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Valentino Clemente Ludovico Garavani: Fashion Philosophy Essay (Biography)

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Updated: Jun 2nd, 2022


Valentino Clemente Ludovico Garavani can be considered one of the most prominent representatives of the fashion industry. His name, along with the names of Christian Dior and Coco Channel, will always remain as a synonym of style and luxury, with the V being the dream of fashion-conscious women. Valentino Garavani was born on May 11, 1932, in Voghera, Italy, a little town north of Milan. His entry into the world of fashion started with him learning the basics of craft from a local designer Ernestina Salvador and his own aunt, Rosa (Mahalo).

Valentino’s career in fashion started through his position as a designer with Jean Desses, which he obtained after he finished his design studies at the schools of the Chambre Syndicale de la Couture Parisienne in Paris (Steele 704). He opened his own fashion house in 1959. The shift that occurred in the fashion industry toward Italy and designing dresses for movie stars and celebrities linked his name with luxury style and opulence.

Fashion Philosophy

Valentino’s design philosophy can be seen through his perfectionism and love for beauty and glamour. Another trademark phrase that characterizes Valentino’s philosophy in design can be seen through his love to underline beauty in a woman. As he stated right after launching his first collection in Rome, “I don’t think any man in the world wants to go out with a woman dressed like a boy”(Craven). The inspiration for dressing women Valentino drawn from his early experience with watching films, while he was young (CareFair). The love for glamour had also started when he was a teenager, whereas his mother was saying he accepted only expensive things.

The obsession with the women in cinema in his teenage years, along with his love for luxury, glamour, and beauty, formed his design philosophy. Such philosophy can be simply rested as “making a woman beautiful … [t]hat and nothing else” (Specter 128). In that regard, even though his house-made different styles of clothes, it was dresses designed for celebrities that he was famous for the most. When asked about dressing celebrities, he answered, “Who should I dress? Girls in street malls?” (Specter 126).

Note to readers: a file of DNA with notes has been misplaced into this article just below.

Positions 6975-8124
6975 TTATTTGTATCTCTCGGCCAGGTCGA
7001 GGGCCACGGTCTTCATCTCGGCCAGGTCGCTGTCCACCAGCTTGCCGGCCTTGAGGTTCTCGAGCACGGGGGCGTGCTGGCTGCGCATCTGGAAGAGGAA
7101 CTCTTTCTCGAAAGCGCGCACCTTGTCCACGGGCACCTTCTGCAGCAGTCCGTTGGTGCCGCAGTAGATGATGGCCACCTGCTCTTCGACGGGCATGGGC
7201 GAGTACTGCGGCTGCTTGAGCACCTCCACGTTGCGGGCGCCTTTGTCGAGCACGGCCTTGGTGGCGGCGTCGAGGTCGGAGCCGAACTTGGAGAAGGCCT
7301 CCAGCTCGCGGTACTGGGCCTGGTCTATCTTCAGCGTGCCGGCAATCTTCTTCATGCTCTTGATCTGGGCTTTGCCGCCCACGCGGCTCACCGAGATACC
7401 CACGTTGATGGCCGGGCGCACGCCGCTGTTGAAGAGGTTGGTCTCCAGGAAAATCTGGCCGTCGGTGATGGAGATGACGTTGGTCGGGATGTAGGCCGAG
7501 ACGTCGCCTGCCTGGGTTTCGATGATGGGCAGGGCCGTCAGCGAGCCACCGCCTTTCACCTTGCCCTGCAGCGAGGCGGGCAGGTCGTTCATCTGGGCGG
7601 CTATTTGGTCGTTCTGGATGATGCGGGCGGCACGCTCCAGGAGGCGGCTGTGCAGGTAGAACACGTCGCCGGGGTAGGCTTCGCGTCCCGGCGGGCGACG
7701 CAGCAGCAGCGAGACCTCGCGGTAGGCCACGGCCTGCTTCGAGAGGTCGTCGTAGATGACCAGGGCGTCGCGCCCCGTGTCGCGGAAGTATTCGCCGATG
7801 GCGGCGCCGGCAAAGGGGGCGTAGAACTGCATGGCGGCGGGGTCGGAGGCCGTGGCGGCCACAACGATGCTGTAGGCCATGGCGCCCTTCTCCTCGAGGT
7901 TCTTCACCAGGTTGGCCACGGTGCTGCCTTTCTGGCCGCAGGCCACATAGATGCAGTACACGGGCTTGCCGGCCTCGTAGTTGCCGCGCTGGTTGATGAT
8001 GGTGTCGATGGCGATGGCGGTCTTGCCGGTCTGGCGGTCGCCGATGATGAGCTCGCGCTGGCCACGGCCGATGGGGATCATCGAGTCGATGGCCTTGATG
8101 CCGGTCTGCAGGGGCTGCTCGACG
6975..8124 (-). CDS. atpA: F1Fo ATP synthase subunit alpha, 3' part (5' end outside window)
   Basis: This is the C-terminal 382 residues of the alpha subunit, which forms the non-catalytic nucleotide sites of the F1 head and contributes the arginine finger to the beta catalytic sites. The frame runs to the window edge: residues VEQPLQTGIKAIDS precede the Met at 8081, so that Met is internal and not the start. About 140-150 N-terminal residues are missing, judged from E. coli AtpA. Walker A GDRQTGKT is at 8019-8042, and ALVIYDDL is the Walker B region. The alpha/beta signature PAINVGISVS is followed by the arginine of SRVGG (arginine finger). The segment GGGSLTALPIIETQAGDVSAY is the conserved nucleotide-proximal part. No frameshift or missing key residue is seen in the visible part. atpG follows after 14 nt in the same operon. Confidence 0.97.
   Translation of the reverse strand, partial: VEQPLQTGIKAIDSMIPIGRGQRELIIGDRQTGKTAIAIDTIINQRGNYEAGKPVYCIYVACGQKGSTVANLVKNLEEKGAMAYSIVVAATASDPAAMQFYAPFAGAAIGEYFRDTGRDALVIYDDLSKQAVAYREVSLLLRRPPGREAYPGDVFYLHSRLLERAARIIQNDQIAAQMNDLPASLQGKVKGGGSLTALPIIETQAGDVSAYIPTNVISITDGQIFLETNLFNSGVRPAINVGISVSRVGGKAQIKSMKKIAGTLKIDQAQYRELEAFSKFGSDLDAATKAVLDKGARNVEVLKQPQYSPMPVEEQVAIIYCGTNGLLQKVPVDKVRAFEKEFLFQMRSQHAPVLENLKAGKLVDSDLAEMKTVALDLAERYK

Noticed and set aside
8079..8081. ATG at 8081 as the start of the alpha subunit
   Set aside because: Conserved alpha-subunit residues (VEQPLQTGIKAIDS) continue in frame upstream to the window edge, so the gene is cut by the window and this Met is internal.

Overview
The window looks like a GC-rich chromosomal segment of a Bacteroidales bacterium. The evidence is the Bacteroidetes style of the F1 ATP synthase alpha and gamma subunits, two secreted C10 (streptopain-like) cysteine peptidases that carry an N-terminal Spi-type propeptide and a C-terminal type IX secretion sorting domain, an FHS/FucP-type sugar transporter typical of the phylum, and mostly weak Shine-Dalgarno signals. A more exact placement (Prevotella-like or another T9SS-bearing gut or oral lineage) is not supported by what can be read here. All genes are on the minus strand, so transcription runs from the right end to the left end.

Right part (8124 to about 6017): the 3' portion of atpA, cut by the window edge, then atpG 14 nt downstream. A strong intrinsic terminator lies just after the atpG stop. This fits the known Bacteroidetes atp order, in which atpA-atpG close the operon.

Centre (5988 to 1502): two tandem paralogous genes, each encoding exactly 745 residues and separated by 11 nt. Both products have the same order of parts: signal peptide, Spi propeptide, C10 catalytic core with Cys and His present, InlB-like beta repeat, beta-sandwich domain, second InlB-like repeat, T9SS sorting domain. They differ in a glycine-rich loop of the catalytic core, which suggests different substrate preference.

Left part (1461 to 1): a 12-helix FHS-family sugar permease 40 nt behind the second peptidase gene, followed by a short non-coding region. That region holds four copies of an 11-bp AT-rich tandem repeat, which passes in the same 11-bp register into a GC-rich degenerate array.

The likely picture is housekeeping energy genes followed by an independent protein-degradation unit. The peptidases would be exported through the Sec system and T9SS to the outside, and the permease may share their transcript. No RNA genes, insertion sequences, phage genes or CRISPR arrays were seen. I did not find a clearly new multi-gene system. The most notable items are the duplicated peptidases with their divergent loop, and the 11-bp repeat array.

Signature Style

There are many elements to Valentino’s signature style, including elegance, beauty, and sexiness. Additionally, one of the essential elements of Valentino’s style was opulence, namely represented through “meticulous detailing and magnificent embroidery”, for which he was known (Davis). Such emphasis in his style was a simple combination of elegance and luxury, in which the latter was never ostentatious. The uniqueness of Valentino’s style was also emphasized through such signature elements as sultry delicate laces, “rich chiffons and smooth silk and satins” (Think Fashion). In addition to specific elements that created his unique style, Valentino was known for his love for the color red, which was named after him – “Valentino Red”. Such color was Valentino’s favorite, “a lush Mediterranean summer poppy red, more orange than scarlet” (Polan and Tredre 130).

Valentino found such color when he was still a student, and it is now attached to the sexy image created by Valentino, or as he himself described, it is a color that sizzles, “that draws every eye in the room” (130). In an interview to Susannah Frankel, Valentino stated that a woman would wear such color, if she wanted to be for one evening “beautiful with lots of seduction, sexy and everything…..” (130).

Other characteristic elements of Valentino’s style include his love for lace, cashmere, and fur. The latter can be specifically mentioned in relation to its choice as a material for lingerie. The 1966 lingerie collection stunned the audience with “a winter show that included pink and violet furs” (Steele 704). The importance of such elements as color and material for the signature Valentino style can be seen through the way his typical collection is described in The New York Times,